NOTE: Missouri Presbytery (PCA) is the ecclesiastical authority over Pastor Greg Johnson and the elders of Memorial Presbyterian Church. Pastor Johnson and Memorial hosted the first Revoice conference one year ago in St. Louis. The second Revoice will be held June 5-8, again in St. Louis.
Revoice’s promotion of the gay identity and effeminacy was so scandalous, nationally, that the presbytery was forced to respond. They put together an investigatory committee and this past week this committee issued their Report.
Coming in at one-hundred and forty-three pages and sixty-seven thousand words, the committee’s report is typical of the unloving responses of church leaders conniving at the homosexualist movement and those dogged by the sexual perversions of sodomy and effeminacy. It seems good, then, to take this occasion to bring more light to Revoice, those who created it, and those now conniving at it.
Our response will take two forms. First, we will work our way through the Committee’s Report, page by page, and this is the first in that series. Second, we will write short pieces addressing specific aspects of the Report, and the first in that series is forthcoming.
This is first in a series of close readings. For all Warhorn articles on Missouri Presbytery’s Revoice Report, see here. Report text is indented. We pick up where we left off last time.
NOTE: Unless otherwise indicated, all footnotes are from Missouri Presbytery’s Report.
Missouri Presbytery Ad Hoc Committee to Investigate Memorial Presbyterian
Church for Hosting the Revoice 18 Conference in July 2018
Presented to the Missouri Presbytery of the Presbyterian Church in America
at its called meeting on May 18, 2019.
A. A Letter from the Committee
In I John we are told that, “There is no fear in love, but perfect love casts out fear. For fear has to do with punishment, and whoever fears has not been perfected in love.” In the modern church, there may not be a topic that stokes more fear than that of homosexuality. Even many well-intentioned pastors won’t talk about it out of fear of offending their congregations. In this report we have been tasked with talking about it in a narrow sense, in connection with Memorial Presbyterian Church. However, by being tasked with assessing Revoice as a phenomenon, we have been tasked with talking about it in a wider sense, as we suspect that many in the wider church may be interested in this report as well.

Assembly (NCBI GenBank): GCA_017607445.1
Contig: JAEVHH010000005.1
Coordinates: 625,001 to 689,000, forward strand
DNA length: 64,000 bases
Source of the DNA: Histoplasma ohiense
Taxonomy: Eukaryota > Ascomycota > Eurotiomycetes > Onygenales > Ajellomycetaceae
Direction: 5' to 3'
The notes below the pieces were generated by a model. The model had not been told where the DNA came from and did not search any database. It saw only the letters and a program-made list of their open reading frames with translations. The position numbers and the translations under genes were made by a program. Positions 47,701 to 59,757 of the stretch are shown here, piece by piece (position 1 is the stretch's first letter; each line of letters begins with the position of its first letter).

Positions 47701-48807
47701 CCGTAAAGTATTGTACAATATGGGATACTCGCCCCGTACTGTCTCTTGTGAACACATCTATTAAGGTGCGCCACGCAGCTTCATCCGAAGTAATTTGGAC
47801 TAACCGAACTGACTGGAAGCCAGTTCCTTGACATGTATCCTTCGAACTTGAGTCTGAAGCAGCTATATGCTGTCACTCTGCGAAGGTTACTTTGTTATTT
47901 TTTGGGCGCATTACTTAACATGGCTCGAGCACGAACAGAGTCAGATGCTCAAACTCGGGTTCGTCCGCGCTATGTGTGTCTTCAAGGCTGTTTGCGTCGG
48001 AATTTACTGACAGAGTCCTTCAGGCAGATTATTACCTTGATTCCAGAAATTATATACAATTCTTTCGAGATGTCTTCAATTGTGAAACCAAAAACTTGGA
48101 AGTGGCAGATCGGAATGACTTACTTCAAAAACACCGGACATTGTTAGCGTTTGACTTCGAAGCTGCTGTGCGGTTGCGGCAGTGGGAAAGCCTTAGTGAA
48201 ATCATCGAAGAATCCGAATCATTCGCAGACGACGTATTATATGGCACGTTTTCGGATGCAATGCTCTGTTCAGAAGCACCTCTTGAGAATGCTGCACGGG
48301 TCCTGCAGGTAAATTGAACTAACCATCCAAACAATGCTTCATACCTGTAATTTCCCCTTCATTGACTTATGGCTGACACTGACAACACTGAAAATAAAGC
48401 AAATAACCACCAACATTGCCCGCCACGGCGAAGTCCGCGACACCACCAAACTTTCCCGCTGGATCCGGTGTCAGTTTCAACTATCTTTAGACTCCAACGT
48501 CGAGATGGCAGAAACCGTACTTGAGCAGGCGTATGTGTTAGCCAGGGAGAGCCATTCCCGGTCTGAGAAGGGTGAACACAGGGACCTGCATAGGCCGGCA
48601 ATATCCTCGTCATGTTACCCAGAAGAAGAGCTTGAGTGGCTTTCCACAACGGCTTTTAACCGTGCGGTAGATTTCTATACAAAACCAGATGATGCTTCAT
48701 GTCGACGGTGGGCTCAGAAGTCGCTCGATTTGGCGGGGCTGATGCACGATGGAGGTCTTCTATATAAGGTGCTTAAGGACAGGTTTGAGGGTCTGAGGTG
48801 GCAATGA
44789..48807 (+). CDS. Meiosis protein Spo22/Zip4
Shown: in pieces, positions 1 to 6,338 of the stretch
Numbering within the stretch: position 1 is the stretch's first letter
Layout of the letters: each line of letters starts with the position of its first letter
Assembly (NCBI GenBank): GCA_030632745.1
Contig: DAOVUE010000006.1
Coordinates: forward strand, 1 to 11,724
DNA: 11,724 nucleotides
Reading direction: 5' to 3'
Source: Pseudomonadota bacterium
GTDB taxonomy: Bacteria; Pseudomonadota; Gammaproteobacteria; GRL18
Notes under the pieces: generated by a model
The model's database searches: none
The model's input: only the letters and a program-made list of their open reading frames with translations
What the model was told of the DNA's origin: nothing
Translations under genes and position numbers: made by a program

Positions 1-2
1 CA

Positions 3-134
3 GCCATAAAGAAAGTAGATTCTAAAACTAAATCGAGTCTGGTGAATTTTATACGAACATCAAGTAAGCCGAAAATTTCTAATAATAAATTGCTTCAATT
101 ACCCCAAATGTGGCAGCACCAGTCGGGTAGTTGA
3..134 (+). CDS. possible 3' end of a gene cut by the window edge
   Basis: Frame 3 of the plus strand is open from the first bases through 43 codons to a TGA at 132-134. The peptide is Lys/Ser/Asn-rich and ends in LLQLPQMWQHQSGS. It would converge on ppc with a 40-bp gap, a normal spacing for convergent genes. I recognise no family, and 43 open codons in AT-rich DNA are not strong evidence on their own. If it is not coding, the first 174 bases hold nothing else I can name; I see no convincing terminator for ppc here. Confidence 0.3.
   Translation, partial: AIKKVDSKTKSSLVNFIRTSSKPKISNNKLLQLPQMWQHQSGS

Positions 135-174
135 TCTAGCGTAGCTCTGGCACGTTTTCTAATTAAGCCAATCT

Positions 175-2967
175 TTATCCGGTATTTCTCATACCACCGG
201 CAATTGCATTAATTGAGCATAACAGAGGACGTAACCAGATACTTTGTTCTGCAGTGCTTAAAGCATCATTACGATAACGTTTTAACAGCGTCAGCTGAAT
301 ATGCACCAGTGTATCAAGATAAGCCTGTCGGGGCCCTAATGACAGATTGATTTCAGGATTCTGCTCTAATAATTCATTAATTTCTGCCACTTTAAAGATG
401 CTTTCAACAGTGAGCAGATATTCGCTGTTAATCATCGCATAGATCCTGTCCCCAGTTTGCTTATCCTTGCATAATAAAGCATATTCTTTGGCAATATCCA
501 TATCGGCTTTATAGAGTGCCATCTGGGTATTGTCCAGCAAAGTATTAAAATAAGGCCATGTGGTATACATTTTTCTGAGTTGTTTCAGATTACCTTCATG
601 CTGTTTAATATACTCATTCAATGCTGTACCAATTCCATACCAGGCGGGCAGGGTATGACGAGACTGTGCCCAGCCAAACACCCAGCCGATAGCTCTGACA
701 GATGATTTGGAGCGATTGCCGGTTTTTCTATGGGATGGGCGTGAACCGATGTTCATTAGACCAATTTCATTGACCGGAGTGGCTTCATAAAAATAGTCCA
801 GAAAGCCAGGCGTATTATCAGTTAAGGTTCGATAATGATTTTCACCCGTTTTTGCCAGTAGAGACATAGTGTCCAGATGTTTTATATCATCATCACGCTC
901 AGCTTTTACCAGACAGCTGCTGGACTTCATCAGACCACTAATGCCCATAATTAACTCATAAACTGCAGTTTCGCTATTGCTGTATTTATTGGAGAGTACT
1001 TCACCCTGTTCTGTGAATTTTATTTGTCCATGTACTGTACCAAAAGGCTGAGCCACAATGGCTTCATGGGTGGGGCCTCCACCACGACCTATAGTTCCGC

Homosexualists have always charged those opposing them with being fearful. It’s what their label “homophobic” is all about. A phobia is an irrational fear, so when someone calls another person “homophobic,” he is smearing that person with the charge that he has an irrational fear of homosex.
All through this very long report, it will be important to replace homosex with other sexual sins Scripture condemns right next to homosex—sins such as bestiality, adultery, incest, and pedophilia. This will help us test the arguments these presbyters are making. So here, for instance, where the Committee comes out of the gate accusing the church of wrongful fear of homosex, let’s put them to the test.
Had the Committee been responding to a Revoice for adulterers, zoophiles or pedophiles, would they have said the same? If there had been a conference for men and women who identified themselves publicly and in Christ’s Church as preferring sex with animals or children (as opposed to sex with a spouse of the opposite sex); if these men and women identified as “zoophile Christians” or “pedophile Christians” while assuring their pastors and elders they were celibate; would this Missouri Presbytery Committee have started their report with the same condescending talk of fear? Would they have started a report on Revoice for zoophiles by saying “there may not be a topic that stokes more fear than that of bestiality?” A Revoice for pedophiles, “there may not be a topic that stokes more fear than that of adults having sex with little children?”